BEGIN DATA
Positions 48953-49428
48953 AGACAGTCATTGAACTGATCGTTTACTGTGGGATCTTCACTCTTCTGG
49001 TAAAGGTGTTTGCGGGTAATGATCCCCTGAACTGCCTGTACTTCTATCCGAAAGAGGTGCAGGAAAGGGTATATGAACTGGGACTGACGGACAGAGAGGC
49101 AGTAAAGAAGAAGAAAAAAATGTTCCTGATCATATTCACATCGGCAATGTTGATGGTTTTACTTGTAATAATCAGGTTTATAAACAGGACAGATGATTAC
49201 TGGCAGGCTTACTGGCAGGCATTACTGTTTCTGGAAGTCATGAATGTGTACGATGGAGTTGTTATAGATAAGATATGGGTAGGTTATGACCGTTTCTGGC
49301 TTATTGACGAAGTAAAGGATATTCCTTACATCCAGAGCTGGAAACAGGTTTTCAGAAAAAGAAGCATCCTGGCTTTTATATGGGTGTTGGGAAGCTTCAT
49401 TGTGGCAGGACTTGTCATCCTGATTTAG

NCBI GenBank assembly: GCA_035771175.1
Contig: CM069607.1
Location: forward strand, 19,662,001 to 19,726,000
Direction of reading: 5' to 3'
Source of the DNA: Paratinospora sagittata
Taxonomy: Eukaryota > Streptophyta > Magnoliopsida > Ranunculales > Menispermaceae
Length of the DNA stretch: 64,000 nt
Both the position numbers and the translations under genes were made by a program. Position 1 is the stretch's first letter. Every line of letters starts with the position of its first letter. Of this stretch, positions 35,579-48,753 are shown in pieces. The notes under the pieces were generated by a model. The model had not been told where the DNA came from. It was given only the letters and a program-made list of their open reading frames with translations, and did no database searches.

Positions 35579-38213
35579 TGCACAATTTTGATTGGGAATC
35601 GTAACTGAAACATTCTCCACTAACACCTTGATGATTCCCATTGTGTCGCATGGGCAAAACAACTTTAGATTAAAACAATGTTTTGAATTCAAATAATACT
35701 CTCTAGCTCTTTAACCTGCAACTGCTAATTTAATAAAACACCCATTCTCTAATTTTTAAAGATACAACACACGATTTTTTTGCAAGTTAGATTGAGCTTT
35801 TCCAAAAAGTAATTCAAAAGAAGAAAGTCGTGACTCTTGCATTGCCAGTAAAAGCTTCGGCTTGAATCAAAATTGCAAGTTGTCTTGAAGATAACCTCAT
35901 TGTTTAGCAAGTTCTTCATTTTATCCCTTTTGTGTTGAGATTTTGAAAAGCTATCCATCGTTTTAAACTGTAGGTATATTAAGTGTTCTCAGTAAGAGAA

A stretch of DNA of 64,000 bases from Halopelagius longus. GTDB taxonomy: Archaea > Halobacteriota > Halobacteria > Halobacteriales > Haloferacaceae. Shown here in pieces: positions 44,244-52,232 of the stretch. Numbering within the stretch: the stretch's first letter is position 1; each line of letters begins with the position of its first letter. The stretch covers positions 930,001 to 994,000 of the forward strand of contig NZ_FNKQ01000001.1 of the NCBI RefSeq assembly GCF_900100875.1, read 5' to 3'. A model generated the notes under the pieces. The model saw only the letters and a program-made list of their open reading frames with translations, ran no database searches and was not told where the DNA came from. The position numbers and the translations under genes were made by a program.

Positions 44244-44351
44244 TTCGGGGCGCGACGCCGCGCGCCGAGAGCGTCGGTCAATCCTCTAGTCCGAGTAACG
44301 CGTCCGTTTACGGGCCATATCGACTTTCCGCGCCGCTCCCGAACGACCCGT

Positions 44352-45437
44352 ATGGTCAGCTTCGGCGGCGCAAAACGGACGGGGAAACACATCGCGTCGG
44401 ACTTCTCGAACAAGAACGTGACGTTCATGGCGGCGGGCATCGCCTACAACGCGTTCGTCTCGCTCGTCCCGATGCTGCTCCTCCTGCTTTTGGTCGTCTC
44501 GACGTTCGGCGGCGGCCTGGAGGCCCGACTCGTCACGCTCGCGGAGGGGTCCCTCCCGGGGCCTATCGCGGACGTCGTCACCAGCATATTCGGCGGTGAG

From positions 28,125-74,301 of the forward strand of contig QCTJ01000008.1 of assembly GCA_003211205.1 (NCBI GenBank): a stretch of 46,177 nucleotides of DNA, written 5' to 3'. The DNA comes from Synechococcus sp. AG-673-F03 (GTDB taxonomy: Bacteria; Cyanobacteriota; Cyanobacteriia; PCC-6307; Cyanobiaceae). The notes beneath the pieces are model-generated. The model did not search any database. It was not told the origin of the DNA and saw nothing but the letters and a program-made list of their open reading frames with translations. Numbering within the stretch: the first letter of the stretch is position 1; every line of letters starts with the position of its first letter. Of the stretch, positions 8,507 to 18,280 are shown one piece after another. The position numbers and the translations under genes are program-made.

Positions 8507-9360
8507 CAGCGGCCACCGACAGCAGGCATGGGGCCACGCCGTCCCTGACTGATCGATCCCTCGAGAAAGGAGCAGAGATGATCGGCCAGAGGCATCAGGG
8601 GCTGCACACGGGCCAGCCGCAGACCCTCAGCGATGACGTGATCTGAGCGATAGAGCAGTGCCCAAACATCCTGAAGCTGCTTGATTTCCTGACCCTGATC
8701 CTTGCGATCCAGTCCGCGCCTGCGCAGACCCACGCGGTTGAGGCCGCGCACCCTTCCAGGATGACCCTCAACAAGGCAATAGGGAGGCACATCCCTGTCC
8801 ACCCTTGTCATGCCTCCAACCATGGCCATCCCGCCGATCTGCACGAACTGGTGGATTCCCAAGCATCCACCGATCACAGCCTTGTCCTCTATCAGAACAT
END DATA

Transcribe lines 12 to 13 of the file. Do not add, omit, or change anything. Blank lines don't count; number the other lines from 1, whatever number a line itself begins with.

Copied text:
Source of the DNA: Paratinospora sagittata
Taxonomy: Eukaryota > Streptophyta > Magnoliopsida > Ranunculales > Menispermaceae